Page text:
Unchanged from the original proposal, the Build Back Better Act provides $800 million to distribute grants to state, local, and tribal governments for the purpose of:

  • Studying and analyzing the impacts of covered transmission projects
  • Examining alternate transmission siting corridors
  • Hosting negotiations on covered transmission projects
  • Any relevant regulatory issues
  • Economic assistance for communities affected by the construction and operation of these projects

Further, $50 million is provided to states in the form of technical assistance and grants to evaluate both the improvement and expansion of organized wholesale electricity markets. This funding will also be used to align existing organized wholesale electricity markets policies with relevant state policies.

This funding is half of the original $100 million initially allocated to states for technical assistance grants. Another $100 million is provided to the Energy Department to perform transmission planning, modeling and analyses regarding the development of interregional and offshore wind transmission projects and to convene stakeholders to address the development of such transmission projects. The bill also includes $200 million for efforts at the Energy Department and FERC to speed up environmental reviews, especially for offshore wind projects.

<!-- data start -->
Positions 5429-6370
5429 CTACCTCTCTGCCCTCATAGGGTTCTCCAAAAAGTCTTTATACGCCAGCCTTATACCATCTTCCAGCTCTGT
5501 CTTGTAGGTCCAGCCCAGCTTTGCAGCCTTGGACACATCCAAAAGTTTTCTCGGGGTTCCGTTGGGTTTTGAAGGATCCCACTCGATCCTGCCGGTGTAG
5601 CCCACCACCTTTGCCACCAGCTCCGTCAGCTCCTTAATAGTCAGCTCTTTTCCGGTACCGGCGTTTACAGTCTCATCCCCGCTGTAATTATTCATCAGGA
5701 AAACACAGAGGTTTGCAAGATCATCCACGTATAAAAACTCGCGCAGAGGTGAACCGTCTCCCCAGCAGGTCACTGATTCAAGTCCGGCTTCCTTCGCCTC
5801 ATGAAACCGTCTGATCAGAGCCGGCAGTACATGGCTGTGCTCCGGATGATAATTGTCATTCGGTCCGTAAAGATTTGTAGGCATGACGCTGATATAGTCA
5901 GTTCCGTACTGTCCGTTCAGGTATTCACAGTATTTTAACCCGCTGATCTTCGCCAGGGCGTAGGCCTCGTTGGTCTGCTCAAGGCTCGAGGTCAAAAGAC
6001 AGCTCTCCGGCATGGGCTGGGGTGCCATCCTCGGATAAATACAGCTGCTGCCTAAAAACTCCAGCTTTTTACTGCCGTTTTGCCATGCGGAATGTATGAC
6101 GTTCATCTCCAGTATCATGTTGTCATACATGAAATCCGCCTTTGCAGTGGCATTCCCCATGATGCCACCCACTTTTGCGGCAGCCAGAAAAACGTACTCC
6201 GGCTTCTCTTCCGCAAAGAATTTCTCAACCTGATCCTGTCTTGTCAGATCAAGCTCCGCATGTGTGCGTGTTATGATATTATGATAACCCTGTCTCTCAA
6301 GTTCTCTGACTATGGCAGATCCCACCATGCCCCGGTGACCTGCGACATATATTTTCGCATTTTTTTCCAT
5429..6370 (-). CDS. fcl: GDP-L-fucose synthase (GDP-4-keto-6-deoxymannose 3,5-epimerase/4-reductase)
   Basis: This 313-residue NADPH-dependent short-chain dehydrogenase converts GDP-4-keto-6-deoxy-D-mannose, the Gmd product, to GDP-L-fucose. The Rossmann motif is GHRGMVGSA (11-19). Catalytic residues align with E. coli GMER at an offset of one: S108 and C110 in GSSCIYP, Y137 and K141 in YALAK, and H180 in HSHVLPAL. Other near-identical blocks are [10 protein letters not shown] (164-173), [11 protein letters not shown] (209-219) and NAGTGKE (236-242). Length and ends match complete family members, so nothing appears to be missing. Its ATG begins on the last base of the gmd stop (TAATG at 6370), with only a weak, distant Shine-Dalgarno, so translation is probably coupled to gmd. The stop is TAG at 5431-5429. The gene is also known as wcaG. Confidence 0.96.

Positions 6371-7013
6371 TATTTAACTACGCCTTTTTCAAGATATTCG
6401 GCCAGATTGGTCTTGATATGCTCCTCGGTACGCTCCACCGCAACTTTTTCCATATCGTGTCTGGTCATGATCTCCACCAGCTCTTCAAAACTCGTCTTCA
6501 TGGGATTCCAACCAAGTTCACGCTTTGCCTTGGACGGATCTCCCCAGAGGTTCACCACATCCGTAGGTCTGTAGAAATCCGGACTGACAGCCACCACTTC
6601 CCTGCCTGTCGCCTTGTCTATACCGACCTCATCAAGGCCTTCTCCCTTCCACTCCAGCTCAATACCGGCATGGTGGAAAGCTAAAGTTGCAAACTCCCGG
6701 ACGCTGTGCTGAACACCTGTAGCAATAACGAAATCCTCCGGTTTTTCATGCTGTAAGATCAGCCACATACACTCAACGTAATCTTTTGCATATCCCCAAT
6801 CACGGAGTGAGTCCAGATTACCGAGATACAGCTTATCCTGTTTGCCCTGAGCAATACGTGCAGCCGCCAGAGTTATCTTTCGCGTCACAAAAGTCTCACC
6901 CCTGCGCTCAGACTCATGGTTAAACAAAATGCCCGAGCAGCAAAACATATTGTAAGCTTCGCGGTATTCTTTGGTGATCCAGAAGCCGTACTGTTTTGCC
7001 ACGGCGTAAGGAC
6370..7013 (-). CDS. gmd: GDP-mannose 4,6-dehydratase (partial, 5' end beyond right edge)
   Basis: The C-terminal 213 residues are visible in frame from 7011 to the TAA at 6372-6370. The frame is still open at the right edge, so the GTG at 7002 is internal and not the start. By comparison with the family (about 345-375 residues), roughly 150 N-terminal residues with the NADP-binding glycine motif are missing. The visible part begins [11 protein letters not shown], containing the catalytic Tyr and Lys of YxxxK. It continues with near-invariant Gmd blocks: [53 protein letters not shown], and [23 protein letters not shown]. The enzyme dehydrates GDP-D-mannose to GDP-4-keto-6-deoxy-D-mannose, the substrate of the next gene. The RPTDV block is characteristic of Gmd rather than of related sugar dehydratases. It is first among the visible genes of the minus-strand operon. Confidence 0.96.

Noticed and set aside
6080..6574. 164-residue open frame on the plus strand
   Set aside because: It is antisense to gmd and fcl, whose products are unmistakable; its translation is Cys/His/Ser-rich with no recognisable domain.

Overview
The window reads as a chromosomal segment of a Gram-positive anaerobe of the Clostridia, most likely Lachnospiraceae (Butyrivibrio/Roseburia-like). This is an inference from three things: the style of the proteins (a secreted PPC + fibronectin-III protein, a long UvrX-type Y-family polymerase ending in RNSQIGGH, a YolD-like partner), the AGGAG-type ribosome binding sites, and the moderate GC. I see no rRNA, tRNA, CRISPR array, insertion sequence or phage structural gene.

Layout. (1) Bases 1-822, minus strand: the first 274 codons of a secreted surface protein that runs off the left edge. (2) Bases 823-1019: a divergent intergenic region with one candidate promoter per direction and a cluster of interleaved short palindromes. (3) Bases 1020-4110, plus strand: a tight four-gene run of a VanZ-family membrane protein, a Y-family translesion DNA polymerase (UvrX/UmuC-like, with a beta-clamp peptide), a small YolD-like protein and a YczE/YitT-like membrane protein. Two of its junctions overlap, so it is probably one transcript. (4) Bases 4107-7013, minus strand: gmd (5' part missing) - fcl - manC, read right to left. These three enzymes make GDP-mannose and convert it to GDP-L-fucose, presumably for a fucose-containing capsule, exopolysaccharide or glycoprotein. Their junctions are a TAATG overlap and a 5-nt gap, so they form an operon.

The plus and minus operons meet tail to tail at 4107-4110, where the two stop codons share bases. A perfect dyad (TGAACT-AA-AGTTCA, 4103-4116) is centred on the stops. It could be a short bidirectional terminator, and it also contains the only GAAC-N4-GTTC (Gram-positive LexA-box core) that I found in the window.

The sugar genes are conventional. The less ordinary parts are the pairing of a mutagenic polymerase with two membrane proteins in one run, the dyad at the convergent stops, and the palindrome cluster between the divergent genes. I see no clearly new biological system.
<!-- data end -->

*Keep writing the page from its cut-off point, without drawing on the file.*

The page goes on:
Build Back Better Act: What’s Next

The only certainty about the Build Back Better Act is that nothing is certain. While this alert provides key details on major provisions within the most recent legislative proposal, negotiations and adjustments were already in the works within hours of the framework and legislation’s release. Further adjustments and corrections to the proposed legislation are anticipated. All eyes remain on Senators Manchin and Sinema, along with progressive Democrats in the House, as congressional leadership walks the tightrope of securing the votes for passage of the bipartisan infrastructure deal and the timing of the reconciliation package.